“This led to exploring other ways of connecting young people with information and support for wellbeing,” she says  “Last year we began a pilot scheme - ‘bites of wellbeing’ – fifteen- minute ‘pop up’ lessons aimed at supporting students to gain knowledge of mental health, human development, neuroscience and emotion, and topical issues related to wellbeing. 

“Early data reflects that more than ninety percent of students consider pop up wellbeing bites are a good idea. More than ninety nine percent would like to see more, and requests for topics continue to expand; from stress, exam planning, worry, mindfulness, to the power of the mind, anger, friendship. 

Overwhelmingly students are asking for strategies and tactics to navigate the challenges they experience,” Judy says.

Building an inclusive culture 

At the beginning of 2018, Mosgiel’s Taieri College began a two-year wellbeing campaign, challenging exclusion behaviours and promoting hauora (wellbeing).
Each week, the school counsellors have presented themes such as technology use and sleep hygiene, a ‘random acts of kindness’ week, a rainbow week and cultural inclusion - saying ‘hello’ in another language. 

The school identified that verbal putdowns distressed students, and started weekly message bulletins encouraging kindness and acceptance of difference - ethnic, sexuality or other. School counsellor Jean Andrews says that as a result, the school has seen fewer incidents of verbal putdowns and bullying.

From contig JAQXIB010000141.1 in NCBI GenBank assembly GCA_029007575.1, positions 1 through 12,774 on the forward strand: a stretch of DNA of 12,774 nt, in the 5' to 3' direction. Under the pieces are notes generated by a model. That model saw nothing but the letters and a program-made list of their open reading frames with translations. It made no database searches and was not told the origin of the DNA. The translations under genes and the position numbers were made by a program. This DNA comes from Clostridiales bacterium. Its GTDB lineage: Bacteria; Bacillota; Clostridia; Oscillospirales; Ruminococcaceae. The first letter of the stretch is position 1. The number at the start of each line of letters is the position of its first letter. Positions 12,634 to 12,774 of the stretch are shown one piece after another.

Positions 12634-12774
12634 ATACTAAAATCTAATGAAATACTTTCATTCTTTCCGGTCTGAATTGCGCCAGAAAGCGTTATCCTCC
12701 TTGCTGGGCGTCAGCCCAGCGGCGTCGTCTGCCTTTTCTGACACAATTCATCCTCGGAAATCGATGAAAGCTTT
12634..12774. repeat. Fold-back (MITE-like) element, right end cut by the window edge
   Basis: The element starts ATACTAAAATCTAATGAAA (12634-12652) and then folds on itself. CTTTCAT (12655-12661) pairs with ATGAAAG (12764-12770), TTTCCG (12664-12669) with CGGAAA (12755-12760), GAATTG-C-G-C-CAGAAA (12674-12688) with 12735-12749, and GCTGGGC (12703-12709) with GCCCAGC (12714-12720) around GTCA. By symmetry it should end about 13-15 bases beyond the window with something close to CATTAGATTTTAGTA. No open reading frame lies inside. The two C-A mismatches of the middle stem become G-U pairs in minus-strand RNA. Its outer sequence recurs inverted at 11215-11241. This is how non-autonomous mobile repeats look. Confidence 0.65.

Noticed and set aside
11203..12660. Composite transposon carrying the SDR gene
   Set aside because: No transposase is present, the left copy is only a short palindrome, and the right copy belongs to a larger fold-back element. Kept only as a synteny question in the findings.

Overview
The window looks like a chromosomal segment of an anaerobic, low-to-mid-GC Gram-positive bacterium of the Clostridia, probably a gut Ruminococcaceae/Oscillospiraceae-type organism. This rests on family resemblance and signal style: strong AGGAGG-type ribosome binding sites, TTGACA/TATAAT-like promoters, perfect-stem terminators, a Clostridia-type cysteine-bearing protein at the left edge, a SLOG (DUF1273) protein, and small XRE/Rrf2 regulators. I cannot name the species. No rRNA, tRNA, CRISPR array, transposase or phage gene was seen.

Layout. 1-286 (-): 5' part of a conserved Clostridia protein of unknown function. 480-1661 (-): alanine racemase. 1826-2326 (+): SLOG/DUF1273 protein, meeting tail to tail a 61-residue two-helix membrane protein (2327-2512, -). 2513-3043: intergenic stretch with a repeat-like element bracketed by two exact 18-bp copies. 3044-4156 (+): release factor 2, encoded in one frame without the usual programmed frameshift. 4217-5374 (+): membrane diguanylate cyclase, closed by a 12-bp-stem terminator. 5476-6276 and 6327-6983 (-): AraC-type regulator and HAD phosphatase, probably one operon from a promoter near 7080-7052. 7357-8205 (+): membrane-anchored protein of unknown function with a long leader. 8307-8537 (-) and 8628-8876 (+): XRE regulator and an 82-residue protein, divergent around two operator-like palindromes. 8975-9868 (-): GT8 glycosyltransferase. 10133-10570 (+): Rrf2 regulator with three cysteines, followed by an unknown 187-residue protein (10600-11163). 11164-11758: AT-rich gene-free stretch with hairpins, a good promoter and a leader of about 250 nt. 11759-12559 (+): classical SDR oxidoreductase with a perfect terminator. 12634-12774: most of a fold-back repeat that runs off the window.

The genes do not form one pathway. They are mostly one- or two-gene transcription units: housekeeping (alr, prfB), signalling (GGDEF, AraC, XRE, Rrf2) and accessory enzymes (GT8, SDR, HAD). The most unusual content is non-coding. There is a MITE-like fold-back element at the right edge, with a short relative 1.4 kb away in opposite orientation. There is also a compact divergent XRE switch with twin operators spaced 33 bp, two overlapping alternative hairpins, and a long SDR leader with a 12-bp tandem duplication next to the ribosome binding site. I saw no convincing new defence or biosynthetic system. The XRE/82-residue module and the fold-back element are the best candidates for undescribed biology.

A restorative process has been embedded in the school. “If students want intervention in a situation which is upsetting them, we can get them together and the victim can say how he or she feels. We have found this works with about eighty percent of students and it creates a more restorative culture than a punitive one,” says Jean.

A group for LBGTI+ youth was set up by, and for, students questioning their sexuality or gender, which has helped to empower these students. The group meets regularly to support each other and talk about issues. 

“Our young leaders got up at assembly at the start of this year and invited young people questioning sexuality or gender to join the group. I felt that was a really strong thing to do and there wasn’t a ripple. It shows there’s quite a shift in the school culture towards accepting diverse sexuality and people,” says Jean.

Head guidance counsellor Diana Leonard says that focusing on inclusive practices and strengthening active bystander intervention helps minimise behaviours which can create anxiety and mental health challenges for students. 

“Since last year’s campaign began, there has been a noted shift in the way students interact with each other. They use more inclusive language and are more pro-active to challenge exclusion behaviours.” Students are willing to be more involved in actions that promote diversity, she says.